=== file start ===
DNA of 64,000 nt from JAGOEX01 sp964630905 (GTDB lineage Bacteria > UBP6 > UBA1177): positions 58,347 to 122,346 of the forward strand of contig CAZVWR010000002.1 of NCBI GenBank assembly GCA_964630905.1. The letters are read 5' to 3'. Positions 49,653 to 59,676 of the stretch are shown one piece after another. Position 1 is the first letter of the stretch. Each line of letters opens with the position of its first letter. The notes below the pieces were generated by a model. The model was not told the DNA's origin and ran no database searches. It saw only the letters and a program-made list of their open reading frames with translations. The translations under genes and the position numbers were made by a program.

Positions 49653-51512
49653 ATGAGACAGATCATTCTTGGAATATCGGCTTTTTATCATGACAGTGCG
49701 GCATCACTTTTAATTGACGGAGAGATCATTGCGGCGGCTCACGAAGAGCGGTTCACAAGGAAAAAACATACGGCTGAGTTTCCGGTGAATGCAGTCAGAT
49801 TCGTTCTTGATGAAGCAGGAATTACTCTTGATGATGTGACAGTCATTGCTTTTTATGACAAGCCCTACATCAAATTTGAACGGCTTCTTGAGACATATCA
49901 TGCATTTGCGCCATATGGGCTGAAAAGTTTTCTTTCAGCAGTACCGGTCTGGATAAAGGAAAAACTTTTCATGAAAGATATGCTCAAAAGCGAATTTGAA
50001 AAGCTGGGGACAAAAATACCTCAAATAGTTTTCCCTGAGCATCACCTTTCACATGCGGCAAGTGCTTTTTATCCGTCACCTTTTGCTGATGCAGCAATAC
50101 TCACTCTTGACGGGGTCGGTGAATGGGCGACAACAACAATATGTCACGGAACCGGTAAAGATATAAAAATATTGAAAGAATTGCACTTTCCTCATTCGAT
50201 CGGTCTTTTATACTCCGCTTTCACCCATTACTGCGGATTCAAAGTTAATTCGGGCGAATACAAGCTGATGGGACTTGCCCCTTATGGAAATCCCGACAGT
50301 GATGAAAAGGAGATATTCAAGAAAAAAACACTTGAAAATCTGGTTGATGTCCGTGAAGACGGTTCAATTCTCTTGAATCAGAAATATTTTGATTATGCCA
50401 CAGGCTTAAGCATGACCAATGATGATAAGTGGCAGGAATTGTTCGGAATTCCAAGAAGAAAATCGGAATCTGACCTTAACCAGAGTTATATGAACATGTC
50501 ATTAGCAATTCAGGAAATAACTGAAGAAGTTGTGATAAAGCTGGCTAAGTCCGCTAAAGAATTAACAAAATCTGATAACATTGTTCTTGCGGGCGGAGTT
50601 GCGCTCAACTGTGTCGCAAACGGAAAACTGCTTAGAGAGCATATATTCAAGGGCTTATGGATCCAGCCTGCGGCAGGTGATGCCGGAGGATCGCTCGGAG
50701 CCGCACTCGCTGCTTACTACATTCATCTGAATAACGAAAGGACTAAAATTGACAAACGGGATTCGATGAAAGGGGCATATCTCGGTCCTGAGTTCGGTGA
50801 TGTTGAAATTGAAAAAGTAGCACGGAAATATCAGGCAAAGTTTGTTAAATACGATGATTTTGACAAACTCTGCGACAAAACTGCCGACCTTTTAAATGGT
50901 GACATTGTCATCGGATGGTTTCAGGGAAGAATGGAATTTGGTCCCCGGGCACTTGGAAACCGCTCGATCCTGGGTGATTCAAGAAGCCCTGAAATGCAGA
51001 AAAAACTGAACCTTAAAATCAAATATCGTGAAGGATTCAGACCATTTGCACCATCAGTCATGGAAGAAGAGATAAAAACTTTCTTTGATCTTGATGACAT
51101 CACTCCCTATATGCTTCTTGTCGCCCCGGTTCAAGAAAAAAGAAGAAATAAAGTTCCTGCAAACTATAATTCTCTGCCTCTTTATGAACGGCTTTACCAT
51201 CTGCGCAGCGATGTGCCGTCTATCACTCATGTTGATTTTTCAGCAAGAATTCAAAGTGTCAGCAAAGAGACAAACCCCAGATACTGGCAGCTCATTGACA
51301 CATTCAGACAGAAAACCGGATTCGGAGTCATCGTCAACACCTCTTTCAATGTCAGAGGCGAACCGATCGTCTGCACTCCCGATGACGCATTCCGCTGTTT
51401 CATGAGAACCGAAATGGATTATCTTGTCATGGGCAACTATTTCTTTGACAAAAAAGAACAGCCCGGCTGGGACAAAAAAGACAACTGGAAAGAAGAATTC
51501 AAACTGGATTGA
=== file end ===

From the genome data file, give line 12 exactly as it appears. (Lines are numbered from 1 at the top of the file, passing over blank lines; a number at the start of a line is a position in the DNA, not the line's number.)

50501 ATTAGCAATTCAGGAAATAACTGAAGAAGTTGTGATAAAGCTGGCTAAGTCCGCTAAAGAATTAACAAAATCTGATAACATTGTTCTTGCGGGCGGAGTT